York Walks /3

Bishophill details

Photographed in 2004

Bishophill is an area within the city walls, with the walls on two of its sides, and Skeldergate and Micklegate on its other boundaries. There's something about this area, particularly if you wander through it on a summer's evening. It feels like a well-loved place.

Perhaps one of the things that makes Bishophill feel like a definite community is the fact that it is enclosed on two sides by the city walls. Victoria Bar is a relatively recent opening in the walls, as this handsome plaque indicates. It reads:
"Victoria Bar – erected by public subscription under the direction of the City Commissioners – A.D. 1838 – George Hudson Esqre – Lord Mayor".

  Victoria Bar
Former industrial building, Bishophill  

If you follow St Martin's Lane from Micklegate, you come to a junction in Bishophill where several roads meet ahead of you. On the corner of Bishophill Junior and Bishophill Senior is this building, once a warehouse for T Cooke & Sons, more recently converted to residential use. It's impressive on its corner site, much larger than the rest of the buildings around.

Around the corner on Bishophill Senior is a churchyard where once was a church, demolished in the 1960s. A memorial to Gentle Vickers, who fought at the battle of Waterloo, is among the remaining headstones.

In the area now occupied by Buckingham Street there was at one time a grand mansion belonging to Thomas Fairfax, and later his son-in-law the Duke of Buckingham.

This sign is easy to miss, on a wall set back from the pavement, on an otherwise unremarkable-looking building on Cromwell Road. I guess the people who live here wouldn't want large groups of tourists visiting – fair enough. I visited once, about ten years ago, and remember a small walled burial ground, hidden behind houses, and very peaceful.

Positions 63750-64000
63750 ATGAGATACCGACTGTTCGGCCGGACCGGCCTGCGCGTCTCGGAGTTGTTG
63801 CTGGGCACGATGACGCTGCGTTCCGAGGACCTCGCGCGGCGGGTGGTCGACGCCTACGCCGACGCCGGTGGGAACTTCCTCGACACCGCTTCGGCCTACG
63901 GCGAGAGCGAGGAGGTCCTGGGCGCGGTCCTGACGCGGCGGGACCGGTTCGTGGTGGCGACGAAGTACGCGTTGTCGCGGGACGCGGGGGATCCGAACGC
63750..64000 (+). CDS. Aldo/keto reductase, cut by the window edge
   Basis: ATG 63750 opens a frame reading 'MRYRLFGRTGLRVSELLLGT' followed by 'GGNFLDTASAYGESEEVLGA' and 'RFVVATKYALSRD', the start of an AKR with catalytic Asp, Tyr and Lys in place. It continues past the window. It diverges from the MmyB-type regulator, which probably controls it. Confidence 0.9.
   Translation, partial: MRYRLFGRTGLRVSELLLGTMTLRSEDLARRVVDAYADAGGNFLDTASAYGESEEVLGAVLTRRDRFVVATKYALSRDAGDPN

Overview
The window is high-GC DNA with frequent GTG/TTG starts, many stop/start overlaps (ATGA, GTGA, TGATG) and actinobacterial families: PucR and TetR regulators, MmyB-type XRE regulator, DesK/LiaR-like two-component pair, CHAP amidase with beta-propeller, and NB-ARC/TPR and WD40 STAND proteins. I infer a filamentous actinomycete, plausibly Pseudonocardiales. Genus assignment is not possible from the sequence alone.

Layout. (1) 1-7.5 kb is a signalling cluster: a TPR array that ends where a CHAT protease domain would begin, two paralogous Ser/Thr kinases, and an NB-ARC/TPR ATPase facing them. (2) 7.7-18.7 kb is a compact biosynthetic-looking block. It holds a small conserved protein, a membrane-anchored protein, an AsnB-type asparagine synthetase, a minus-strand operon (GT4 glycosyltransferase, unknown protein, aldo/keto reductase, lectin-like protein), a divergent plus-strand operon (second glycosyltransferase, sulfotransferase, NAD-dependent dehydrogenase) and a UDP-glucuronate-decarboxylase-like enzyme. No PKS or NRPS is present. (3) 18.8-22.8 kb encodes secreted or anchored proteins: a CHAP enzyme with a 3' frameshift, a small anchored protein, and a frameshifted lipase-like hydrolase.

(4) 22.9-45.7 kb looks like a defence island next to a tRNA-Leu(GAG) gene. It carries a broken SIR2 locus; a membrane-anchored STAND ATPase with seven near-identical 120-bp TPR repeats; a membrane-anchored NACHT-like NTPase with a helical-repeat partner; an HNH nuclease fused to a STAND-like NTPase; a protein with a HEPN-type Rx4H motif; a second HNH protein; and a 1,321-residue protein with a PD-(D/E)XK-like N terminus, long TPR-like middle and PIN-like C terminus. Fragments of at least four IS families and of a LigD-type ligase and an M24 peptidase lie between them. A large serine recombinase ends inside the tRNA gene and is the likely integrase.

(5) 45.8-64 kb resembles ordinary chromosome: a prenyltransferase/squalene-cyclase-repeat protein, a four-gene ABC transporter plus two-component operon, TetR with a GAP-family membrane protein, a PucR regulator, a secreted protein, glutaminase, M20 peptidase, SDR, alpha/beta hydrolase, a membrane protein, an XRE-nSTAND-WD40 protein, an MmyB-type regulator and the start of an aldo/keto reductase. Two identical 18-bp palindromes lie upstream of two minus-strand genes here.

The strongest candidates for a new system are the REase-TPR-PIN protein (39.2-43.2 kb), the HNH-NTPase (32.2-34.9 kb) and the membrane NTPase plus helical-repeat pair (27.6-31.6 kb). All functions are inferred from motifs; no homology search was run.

John Woolman, who is mentioned here, died in a house on Marygate Lane, and a plaque has been placed there to commemorate his life.

  Society of Friends (Quaker) burial ground, Bishophill

'Modern York has given us the amenities of City life, it has provided the City with drains, it has paved our streets, supplied us with water, gas and electricity. It has given us schools, parks and playgrounds, cleared away the slums and rehoused a large part of our citizens. Were a Roman soldier living here today he would make a willing offering to the genius of the place*.'
– J B Morrell, The City of our Dreams (1955)

* [Latin 'genio loci' – as recorded in two of the Roman inscriptions discovered in York.]

Trinity Lane is on the edge of Bishophill, joining Micklegate. The street contains the rather beautiful Jacob's Well, and its ornate carved doorway.

Jacob's Well, Trinity Lane   Jacob's Well – sign
Jacob's Well – carved doorway  

Holy Trinity Rectory – doorway

See also:
York Walks /3: Carr's Lane – from Bishophill down to the riverside
An earlier visit – mainly Priory Street – York Walks /1: Priory St and Bishophill
York Walks /1: Skeldergate – the riverside road marking the edge of the area of Bishophill
York Walks /1: Bonding Warehouse – on Skeldergate